A Tennis Gathering at Nomads, 1926
Young J. R. Jayewardene is standing second from the left (facing); while young SWRD Bandaranaike is seated.
NOTE from Arun Dias Bandaranaike: “This image of SWRDB with his ‘golf cap’ and sports jacket et al, matches other pics of him in that period shortly after his return to Ceylon from his sojourn at Oxford. In fact, there is in the family collection a photo of Solomon in a group photo of 1935 as a member of the Nomads Tennis Club, assembled in the garden at the home of Walter Dias Bandaranaike which was on Silversmiths Street off Armour Street, Colombo 10. The image there is pretty much the same as this, which appears to be taken either in Nuwara Eliya (most likely) or Bandarawela.
The person who is standing two places away from JRJ in that same row and in the centre of the picture dressed in a striped cardigan, seems to be George R. de Silva, who married Walter Dias Bandaranaike’s daughter Evelyn, and lived in Kotahena.
Back row, second from left is a lady I surmise is Irene de Silva, the sister of George R. de Silva, who married Copleston Dias Bandaranaike. Irene and Copleston are the parents of Justice Tissa D. B., who served in the Supreme Court during Chandrika’s first tenure as President. Interestingly, Solomon was Copleston’s Best Man at his wedding to Irene.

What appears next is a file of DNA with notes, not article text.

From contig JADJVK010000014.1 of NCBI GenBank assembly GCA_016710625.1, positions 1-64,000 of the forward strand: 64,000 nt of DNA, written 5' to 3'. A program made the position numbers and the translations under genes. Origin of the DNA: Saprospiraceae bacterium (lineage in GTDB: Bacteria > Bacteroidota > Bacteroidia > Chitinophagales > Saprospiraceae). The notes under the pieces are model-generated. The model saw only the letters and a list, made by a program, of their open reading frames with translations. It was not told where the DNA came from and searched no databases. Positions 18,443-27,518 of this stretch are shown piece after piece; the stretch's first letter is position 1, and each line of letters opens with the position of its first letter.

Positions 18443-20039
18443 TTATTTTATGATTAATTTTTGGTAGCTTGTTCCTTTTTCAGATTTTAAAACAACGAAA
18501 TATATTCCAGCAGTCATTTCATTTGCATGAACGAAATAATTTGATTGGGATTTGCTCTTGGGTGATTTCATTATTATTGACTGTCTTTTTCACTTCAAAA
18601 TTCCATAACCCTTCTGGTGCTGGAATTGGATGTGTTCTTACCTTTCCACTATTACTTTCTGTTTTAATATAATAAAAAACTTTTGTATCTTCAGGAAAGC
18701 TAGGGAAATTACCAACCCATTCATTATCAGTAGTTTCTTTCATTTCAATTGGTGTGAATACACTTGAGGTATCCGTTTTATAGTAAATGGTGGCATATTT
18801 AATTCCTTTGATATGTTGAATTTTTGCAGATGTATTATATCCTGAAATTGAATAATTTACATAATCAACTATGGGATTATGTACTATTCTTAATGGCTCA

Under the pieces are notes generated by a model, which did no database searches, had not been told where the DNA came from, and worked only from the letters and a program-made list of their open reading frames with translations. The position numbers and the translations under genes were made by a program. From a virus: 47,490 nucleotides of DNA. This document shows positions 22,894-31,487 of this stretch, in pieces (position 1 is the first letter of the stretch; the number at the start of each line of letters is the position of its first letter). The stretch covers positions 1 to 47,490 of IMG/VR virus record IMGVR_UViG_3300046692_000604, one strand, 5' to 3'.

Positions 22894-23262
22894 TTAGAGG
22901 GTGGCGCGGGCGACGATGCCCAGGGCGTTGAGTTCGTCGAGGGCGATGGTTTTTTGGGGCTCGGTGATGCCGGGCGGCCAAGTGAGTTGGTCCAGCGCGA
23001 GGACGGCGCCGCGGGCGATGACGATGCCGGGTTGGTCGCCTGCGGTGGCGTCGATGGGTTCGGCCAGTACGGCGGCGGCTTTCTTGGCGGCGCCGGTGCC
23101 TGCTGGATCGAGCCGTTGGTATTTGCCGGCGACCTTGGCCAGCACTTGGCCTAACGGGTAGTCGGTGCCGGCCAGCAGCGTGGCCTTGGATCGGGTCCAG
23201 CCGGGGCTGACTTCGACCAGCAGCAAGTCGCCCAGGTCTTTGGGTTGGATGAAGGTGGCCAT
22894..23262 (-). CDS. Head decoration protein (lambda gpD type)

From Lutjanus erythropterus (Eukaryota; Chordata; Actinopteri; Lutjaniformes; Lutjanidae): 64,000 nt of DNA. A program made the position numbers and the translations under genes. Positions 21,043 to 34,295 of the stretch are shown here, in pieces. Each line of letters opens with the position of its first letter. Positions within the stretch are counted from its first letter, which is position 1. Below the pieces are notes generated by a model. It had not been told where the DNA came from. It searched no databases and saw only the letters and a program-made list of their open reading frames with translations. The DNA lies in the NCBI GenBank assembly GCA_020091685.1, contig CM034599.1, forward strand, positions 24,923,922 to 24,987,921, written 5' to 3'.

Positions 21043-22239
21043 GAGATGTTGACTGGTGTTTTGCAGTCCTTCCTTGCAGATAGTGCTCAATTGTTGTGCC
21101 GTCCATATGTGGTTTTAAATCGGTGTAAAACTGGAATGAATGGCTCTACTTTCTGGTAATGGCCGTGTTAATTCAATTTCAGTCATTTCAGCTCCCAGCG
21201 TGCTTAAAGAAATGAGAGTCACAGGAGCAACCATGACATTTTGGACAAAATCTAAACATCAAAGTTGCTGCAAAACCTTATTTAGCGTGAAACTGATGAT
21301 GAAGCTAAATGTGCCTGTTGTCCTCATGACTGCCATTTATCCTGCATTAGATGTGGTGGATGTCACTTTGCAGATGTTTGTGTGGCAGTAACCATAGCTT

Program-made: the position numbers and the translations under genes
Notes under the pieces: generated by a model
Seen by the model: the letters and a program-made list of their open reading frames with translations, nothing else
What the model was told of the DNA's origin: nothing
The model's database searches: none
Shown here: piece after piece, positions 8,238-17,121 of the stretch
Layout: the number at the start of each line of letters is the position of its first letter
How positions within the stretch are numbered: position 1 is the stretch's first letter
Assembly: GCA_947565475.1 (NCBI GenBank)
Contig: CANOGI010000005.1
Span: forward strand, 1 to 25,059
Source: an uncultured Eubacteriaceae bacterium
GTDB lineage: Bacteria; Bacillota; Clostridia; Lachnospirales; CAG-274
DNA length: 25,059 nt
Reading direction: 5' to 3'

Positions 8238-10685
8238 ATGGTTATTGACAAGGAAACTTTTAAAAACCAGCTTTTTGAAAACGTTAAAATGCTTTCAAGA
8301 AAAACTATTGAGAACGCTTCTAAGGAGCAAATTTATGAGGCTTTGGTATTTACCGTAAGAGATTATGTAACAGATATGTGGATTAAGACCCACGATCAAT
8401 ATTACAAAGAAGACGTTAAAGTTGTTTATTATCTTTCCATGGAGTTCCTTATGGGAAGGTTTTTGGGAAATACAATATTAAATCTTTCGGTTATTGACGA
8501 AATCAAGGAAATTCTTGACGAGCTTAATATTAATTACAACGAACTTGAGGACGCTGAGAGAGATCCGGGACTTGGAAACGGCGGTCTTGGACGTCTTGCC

CLARIFICATION from Lam Seneviratne, 30 October 2016:
“This was no Ceylon team of circa 1926, SWRD and JRJ though winning the highest accolades in National Politics never came close to National Tennis honours! The Nomads Tennis Club had been formed a few years earlier and SWRD was the Men’s singles winner in those early days. JRJ then 20 years old must have been an invitee as he was in their social circle. For Michael’s benefit, the Obeysekera’s were accredited Nomads members and two of the young ladies may be sisters Nedra and Yolande Obeysekera. Nedra was later the woman’s tennis singles champion and married F. C. de Saram. Yolande was also a Nationals player.
Arun, …. your ‘guesses’ of the identity of several persons in it must lead us to conclude that it is indeed a Nomads photo. Looking at the background of the photo, no tennis courts are seen. Could this photo be at Mahanuga Gardens with the group seated beyond the sidelines of the only court? An umpires high chair is on the right outside the half wall. If I have not further added to the confusion I shall be happy………………………………… Kind Regards…………………………….Lam
PS from Michael Roberts:
- The pith helmets and the white ‘bamboo’ longs generate an old-world quaintness that is only outdone by the bathing costumes of that era — in comparison with the bikinis (or less) and the tennis ‘knickers’ of today.
- The figure that intrigues me most is the easy-going bloke in the middle row extreme right whose stance suggests cheekiness and bonhomie.
ALSO SEE Roberts, “Social History within Cricket,” 18 July 2016 https://thuppahi.wordpress.com/2016/07/18/social-history-within-cricket/